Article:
Sweden’s ministry of justice says the EU’s draft data protection law could upset the delicate balance between transparency and privacy in its own national law on access to documents.
“With a regulation there is a need to make it perfectly clear that member states may keep their national rules on access to documents,” said David Torngren, an official at Sweden’s ministry of justice, in an email on Tuesday (19 March).
Torngren described the right of access to official documents as a cornerstone of the Swedish constitution for the past 250 years.
Torngren’s concern stems from a vague one-line description of access to public documents buried near the bottom of the commission’s draft bill. The sentence notes that the regulation “allows the principle of public access to official documents to be taken into account.”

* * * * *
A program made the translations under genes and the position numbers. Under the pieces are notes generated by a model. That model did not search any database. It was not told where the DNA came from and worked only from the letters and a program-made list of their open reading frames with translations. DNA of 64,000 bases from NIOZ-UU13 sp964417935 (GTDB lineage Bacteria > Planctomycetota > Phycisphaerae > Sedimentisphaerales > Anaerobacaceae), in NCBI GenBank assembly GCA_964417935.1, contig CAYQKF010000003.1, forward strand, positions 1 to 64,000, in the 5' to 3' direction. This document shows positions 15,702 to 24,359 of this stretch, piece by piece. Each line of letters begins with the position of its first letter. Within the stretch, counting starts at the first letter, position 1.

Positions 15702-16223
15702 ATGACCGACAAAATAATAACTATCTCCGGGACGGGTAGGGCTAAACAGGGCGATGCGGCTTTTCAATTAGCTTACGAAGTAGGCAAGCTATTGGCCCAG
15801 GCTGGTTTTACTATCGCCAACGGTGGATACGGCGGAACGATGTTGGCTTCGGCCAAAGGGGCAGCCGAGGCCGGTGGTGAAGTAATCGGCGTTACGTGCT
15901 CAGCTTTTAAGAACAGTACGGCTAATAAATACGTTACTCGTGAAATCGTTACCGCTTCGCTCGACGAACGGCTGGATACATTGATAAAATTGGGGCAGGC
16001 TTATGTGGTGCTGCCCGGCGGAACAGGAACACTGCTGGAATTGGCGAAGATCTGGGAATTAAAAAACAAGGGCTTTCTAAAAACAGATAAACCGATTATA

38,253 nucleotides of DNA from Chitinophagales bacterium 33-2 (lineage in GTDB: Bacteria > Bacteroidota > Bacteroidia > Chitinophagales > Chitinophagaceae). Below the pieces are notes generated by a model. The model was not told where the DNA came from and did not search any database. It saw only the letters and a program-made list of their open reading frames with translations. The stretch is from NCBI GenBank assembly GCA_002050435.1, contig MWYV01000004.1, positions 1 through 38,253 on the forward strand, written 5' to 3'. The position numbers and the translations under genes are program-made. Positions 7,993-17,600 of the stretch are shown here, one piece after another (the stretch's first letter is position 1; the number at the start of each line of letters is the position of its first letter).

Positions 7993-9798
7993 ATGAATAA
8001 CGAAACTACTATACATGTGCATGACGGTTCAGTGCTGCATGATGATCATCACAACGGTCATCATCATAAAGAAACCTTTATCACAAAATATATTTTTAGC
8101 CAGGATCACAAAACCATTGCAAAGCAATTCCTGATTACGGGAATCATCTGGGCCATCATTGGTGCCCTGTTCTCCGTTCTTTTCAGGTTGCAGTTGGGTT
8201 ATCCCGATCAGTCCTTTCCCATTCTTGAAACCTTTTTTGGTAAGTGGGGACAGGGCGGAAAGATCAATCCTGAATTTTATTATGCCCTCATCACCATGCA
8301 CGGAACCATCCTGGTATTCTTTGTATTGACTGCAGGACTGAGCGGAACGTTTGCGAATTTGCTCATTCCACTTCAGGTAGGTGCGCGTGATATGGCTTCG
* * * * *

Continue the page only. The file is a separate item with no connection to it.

Nikolaj Nielsen’s article on EU Observer (21 March 2013) here.
New data rules will collide with fundamental rights, Commission admits, in Wobbing Europe (26 January 2013).